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Eight San Francisco Artists Respond to Surrealist Masterworks
Kate Eric, Ambush at Mal Hollows, acrylic on canvas, 45 ½ x 79 (115 x 200 cm.), 2009.
SAN FRANCISCO, CA.- Echo is the first exhibition at Frey Norris Gallery to simultaneously exhibit the Surrealist masterworks in the gallery’s Annex alongside artwork from the contemporary gallery. We have suggested a painting or sculpture by eight important Surrealists to eight of our Bay Area artists and asked them to respond or invent around the resonances between their own interests and the content and ideas in the historical piece. The result will be pairings, one historical with one new piece, that synthesize art from 1939 to 2009. This project highlights the often misunderstood or overlooked ideas of the historical artists, demonstrating their foresight in creating art that projects a timeless power and mystery. Similarly, the pairings present contemporary artists with a challenge, creating a bridge that will measure their visions against artwork by some of the most storied artists, writers and thinkers of the last century.

• Wolfgang Paalen’s Combat of the Saturnian Princes III (1939), ostensibly narrates a battle between the sons of the Roman god Saturn (Ceres, Jupiter, Veritas, etc.), and is the third in a series of agile paintings that make use of Paalen’s most famous automatist candle-smoke technique, fumage. This work inspired Kate Eric’s Ambush at Mal Hollows (2009), a kind of schematic of warfare over the course of the seventy years following Paalen’s piece.

• Josh Hagler’s The Trial of Hags the Dancing Clown (Narcissus vs. Sisyphus vs. Sisyphus vs. Sisyphus...) (2009) plays off the mask theme of mutable and animistic identity in Leonora Carrington’s leather and mixed media Red Mask (1950). Hagler’s painting, however, makes use of a digital 3-D model, which serves as a mask of the artist’s own face. A bullet passes through it, a reference to the universally familiar photograph of a bullet passing through an apple by high-speed photography inventor Harold Edgerton.

• Dana Harel’s drawing depicts a world in which ecological progress hints at a change of authority, nature absorbing a person piecemeal to produce a bursting forth of new life. The piece responds to Remedios Varo’s Mimetismo (1960), a composition Varo described as a woman so confined by her domestic surroundings that, in the vein of insect-like Darwinian adaptation, she begins to perfectly resemble the fleur-de-lys patterned chair in which she sits.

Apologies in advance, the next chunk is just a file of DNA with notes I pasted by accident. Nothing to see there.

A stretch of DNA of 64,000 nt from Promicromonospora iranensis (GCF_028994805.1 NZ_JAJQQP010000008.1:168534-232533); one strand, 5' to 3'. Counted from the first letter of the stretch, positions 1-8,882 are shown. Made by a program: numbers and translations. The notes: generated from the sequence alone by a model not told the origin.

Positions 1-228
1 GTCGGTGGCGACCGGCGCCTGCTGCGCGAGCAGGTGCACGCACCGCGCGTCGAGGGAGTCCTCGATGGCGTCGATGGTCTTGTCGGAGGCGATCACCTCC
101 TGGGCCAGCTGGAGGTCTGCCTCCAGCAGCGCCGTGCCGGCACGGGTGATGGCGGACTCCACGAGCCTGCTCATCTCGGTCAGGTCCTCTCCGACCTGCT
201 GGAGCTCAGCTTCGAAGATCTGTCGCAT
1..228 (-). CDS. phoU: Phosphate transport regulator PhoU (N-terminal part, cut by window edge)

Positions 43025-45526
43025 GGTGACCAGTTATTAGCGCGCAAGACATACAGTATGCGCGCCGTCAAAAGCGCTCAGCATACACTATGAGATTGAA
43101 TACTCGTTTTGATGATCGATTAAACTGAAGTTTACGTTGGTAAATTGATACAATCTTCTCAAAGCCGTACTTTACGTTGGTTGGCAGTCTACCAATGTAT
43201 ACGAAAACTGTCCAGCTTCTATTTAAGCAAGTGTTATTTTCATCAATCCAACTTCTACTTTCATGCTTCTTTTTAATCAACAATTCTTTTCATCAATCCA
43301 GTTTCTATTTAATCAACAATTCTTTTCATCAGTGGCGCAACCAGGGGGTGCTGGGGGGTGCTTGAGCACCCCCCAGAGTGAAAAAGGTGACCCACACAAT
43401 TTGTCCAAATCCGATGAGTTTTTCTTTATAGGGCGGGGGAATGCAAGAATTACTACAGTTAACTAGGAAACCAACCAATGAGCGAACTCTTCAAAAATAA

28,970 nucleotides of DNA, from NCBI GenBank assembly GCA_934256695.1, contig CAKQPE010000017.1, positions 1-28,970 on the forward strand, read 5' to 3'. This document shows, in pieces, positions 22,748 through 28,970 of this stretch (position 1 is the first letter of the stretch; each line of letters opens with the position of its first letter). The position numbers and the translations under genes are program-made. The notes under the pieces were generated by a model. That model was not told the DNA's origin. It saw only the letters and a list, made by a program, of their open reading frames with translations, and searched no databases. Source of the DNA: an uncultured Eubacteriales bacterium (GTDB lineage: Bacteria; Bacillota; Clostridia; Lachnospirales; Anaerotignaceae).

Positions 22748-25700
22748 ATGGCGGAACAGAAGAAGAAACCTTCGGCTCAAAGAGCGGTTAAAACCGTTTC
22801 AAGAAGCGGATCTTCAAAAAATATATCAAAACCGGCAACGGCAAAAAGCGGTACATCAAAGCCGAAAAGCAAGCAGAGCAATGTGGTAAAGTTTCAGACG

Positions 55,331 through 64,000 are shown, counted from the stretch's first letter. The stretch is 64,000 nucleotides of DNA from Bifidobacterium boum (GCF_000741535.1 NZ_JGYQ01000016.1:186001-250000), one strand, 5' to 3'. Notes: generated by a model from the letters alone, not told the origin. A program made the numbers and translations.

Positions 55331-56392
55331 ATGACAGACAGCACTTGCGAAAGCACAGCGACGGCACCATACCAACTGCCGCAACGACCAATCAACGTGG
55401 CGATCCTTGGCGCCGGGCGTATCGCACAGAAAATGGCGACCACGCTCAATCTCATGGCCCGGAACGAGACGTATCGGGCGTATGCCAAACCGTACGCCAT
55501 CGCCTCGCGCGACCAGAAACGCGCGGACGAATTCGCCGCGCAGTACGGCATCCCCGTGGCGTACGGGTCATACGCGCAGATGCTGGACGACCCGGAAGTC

• As Leonor Fini reinvented the symbolism and myth of the sphinx as her personal totem, to mirror her own talent for constant self-reinvention, so Susannah Bettag recasts the myth in a gold leaf triptych obliquely portraying the sphinx as a disenchanted youth, perhaps a victim of an unseen lothario.

• Wilfredo Lam’s frequent painted references to Ogun, a Yoruba warrior god brought to the Caribbean, appearing in Santeria rituals, is recast by Rodney Ewing in a meditation on the Port Chicago munitions explosion (in the SF Bay Area), a tragedy that killed about 300 mostly black American soldiers in 1944.

• City from above (1955), Gunther Gerszo’s “architectonic” and mosaic-like abstract painting is revisited in multiple layers of mono-print and watercolor in Michal Gavish’s painting on paper. Gavish’s new work examines the trend of cities expanding massively in the 21st century – depictions of contemporary cities are projected on the basic grid of the Gerszo painting shown both from above and horizontally through details of various streets’ facades.

• An early and enigmatic possible self-portrait by Dorothea Tanning, Beyond the Esplanade (1940), inspires the first ever painted self portrait (with doppelganger) by Iraqi artist Hayv Kahraman, a reflection on her own artistic life and the charged symbolism of courtship in Arabic cultures.

• Mary Anne Kluth conjures Max Ernst’s The Golden Eye (1948) as an Excavation (2009), that humorously and beautifully challenges our assumptions around the ultimate authority invested in scientific observations.

Frey Norris Gallery | Echo | Wolfgang Paalen | Josh Hagler | Dana Harel | Surrealism |


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